And naturally that meant "rain" once again dripping from fixtures, vents and even the ceiling. I thought a dehumidifier would help so Kurt dug ours out of the workshop. We've had it stored for at least four years and I was glad to have a reason to use it again.

I meticulously cleaned up the dehumidifier and plugged it into a kitchen wall outlet. The small explosion and burst of flame flipped a breaker and ended my hopes to remove moisture from the air. Kurt tried to fix it, but a mouse had long ago attempted to establish residency in the inner workings of the machine. Either the nest or the mouse snacking on the wires caused the dehumidifier to short out and the explosion made it permanent. Lousy rodents. I'm glad we have cats now and I hope this particular mouse became dinner for one of the cats at some point.



Kurt thinks our "barn cats" have been overly tamed by the kids, but we still see them with mice periodically. They are doing their job and I am glad they are around, no matter what they do to the screens.

After a good 12 to 13 hours, the sugar cane juice foams more orange and with smaller bubbles, signaling that it has become syrup.



We got five and a half gallons of syrup this year. I'm so grateful to have it around again. We ran out a couple months ago and oatmeal is just not right without it.

I had to stay with the syrup all day, each day again this year, but didn't get much knitting done. While I did a little knitting on the second day of processing, on the first day I cracked and shelled the bag of pecans the Wilsons gave to us as we were leaving.



I'm so grateful for the people who share things like pecans with us. I wish we had a producing tree ourselves, but since we don't, I am grateful for friends who share.

On the pet front, Strider has become a much happier dog.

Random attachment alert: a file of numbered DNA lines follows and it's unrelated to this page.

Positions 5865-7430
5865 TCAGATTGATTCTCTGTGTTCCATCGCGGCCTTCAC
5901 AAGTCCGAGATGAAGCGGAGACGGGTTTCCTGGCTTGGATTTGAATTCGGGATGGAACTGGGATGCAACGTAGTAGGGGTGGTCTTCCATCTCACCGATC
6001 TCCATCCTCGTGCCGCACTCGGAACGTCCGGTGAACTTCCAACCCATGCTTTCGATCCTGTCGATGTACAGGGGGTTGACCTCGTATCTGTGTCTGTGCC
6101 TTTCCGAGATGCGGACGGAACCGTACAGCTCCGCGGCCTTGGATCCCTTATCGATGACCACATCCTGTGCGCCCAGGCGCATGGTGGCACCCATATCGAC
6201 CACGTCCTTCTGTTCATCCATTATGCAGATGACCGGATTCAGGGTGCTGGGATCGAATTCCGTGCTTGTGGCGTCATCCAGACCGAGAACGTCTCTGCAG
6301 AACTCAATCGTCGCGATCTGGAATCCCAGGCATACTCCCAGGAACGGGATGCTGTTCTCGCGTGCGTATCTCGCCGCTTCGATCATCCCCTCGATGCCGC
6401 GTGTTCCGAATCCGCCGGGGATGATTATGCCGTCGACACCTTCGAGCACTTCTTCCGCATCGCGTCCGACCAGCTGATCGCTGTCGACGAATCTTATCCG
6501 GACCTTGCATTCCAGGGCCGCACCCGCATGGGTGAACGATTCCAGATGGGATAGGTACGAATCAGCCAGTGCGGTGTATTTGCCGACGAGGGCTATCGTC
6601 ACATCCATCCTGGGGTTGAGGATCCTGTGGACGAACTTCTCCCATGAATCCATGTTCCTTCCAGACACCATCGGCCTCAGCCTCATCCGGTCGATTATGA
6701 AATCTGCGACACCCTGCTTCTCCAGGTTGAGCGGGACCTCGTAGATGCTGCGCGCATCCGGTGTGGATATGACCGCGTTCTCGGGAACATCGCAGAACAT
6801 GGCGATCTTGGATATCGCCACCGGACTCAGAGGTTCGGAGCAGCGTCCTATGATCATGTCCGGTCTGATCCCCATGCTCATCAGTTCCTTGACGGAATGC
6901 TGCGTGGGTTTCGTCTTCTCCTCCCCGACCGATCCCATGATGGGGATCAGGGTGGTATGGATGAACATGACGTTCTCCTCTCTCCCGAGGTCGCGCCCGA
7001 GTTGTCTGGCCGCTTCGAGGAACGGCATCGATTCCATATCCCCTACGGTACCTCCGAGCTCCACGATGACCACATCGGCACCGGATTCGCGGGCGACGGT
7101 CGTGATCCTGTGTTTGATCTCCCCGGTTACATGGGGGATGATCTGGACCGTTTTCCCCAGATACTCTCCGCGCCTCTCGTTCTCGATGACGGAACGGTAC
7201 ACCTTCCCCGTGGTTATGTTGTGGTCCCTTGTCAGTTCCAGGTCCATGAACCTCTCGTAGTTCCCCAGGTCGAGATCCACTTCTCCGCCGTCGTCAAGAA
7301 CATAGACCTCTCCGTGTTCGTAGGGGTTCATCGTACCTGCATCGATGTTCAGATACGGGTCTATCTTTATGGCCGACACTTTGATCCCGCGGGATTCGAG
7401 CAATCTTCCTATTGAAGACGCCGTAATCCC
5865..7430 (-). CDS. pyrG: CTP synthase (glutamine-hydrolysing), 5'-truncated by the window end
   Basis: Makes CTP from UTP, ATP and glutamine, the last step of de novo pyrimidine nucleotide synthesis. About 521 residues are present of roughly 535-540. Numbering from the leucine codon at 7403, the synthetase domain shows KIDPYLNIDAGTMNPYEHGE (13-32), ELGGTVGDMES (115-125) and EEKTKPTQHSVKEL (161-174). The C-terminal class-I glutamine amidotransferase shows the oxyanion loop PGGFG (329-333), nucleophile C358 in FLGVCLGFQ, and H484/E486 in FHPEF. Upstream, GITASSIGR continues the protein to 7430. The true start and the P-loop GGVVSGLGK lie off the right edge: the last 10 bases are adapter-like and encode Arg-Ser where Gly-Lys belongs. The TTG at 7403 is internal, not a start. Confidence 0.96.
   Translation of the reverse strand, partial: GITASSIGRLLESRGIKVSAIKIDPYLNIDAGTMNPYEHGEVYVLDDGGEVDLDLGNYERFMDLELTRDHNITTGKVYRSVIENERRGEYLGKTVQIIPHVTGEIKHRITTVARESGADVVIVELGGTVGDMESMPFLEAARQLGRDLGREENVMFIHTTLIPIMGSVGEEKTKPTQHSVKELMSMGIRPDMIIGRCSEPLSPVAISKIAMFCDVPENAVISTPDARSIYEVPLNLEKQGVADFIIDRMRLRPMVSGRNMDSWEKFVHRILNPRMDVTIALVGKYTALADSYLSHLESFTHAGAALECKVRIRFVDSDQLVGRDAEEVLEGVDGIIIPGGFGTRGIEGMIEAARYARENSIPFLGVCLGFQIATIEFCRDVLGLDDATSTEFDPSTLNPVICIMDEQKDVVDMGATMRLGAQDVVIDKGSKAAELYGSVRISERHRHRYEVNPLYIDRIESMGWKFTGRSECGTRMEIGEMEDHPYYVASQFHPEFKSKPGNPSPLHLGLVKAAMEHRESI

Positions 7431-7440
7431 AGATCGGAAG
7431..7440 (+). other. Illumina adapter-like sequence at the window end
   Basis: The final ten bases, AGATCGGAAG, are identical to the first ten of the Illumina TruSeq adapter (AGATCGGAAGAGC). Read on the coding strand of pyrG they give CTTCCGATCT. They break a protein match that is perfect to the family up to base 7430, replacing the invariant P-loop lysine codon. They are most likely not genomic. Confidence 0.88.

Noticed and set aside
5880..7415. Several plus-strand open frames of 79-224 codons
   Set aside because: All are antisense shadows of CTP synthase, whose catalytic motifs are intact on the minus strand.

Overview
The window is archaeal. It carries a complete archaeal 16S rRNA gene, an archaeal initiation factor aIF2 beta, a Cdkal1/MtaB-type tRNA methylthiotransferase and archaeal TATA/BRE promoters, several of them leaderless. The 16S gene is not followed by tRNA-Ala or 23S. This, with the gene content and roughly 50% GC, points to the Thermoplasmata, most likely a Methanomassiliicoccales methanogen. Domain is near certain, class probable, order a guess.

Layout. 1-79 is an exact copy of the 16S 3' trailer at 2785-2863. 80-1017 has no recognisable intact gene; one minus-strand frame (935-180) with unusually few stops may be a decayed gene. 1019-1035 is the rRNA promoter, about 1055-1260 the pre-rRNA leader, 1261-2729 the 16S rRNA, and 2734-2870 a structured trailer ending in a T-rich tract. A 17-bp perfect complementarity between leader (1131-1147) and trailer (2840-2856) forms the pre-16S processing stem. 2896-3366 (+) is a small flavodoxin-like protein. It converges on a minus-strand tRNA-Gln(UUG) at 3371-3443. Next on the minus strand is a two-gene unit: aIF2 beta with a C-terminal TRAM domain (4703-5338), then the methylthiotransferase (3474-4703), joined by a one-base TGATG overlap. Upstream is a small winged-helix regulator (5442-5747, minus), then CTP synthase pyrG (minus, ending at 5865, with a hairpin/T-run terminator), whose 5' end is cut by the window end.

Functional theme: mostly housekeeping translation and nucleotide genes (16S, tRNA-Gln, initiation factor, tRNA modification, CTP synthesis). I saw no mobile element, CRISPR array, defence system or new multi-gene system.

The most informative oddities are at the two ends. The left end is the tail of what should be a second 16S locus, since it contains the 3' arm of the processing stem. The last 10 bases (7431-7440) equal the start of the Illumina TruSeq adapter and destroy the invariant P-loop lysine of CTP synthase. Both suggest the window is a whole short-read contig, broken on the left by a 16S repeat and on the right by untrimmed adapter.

He likes to sit on the top of the hill left from our pool installation and sometimes chase chickens. We are trying to break him of the chicken thing. He is supposed to protect them. Silly dog. I'm really going to have to pray for the means to distract him with dairy goats as soon as possible.

9 comments:

fleegle said...

That turkey is hilarious!

We expect the pattern to be finished by the New Year (fingers crossed).

Rebecca said...

Well Deborah. I think your Thanksgiving was more interesting than ours, or most of the people we know.

Love your new puppy. Is he an Anatolian Shepherd?

Deborah said...

Anatolian Shepherd crossed with a Great Pyre.

You mean everyone else didn't have a Thanksgiving like ours? I thought we were the epitomy of normal here. Hhmm.

The Gingerbread House said...

Deborah, what a wonderful post, I wish I could have just sat on the side and watched all the progress making syrup...what a wonderful thing...and that old fashioned stove, I loved it...The kids were wonderful and the lessons they are being taught will last a lifetime.
God has blessed you abundantly. Ginny

Joanne said...

What a great turkey! You really will need a larger roasting pan. Did you happen to weigh that bird before you cooked it? :)
Good job, kids, on the sugar cane.
Nothing like pecans. I love them too. They grow her in Texas too. We left our trees behind in our last move.

Deborah said...

I really do need to find where to purchase a larger roasting pan. We weighed one of those big turkeys and it was 32 pounds!

Theresa said...

Fun to see what I've heard you talking about on FB. Was your big turkey tasty? I've heard that for store bought ones you really should not buy one more than 16 pounds as they lose flavor. But I know home grown is probably different especially the way you do it. I have not used my cane syrup... have been waiting for something special. I think I'd like to try pecan pie with it! Puppy is very cute! :-)

Deborah said...

The turkey was so good. It is funny, I think our poultry tastes "normal" but the other day, I went out to eat and got chicken. It tasted watery and flavorless and I couldn't eat it. Try some cane syrup on oatmeal. I wouldn't waste it in a recipe where you won't be able to taste it. You can't beat it for oatmeal.

fleegle said...

Try emailing the file to yourself instead. If that doesn't work, go to Ravelry, search for The Queen Susan, and click that link instead. Seems that Google Docs has a limit as to how many times a file can be downloaded per day. And everyone rushing to download it overloaded the site. So sorry!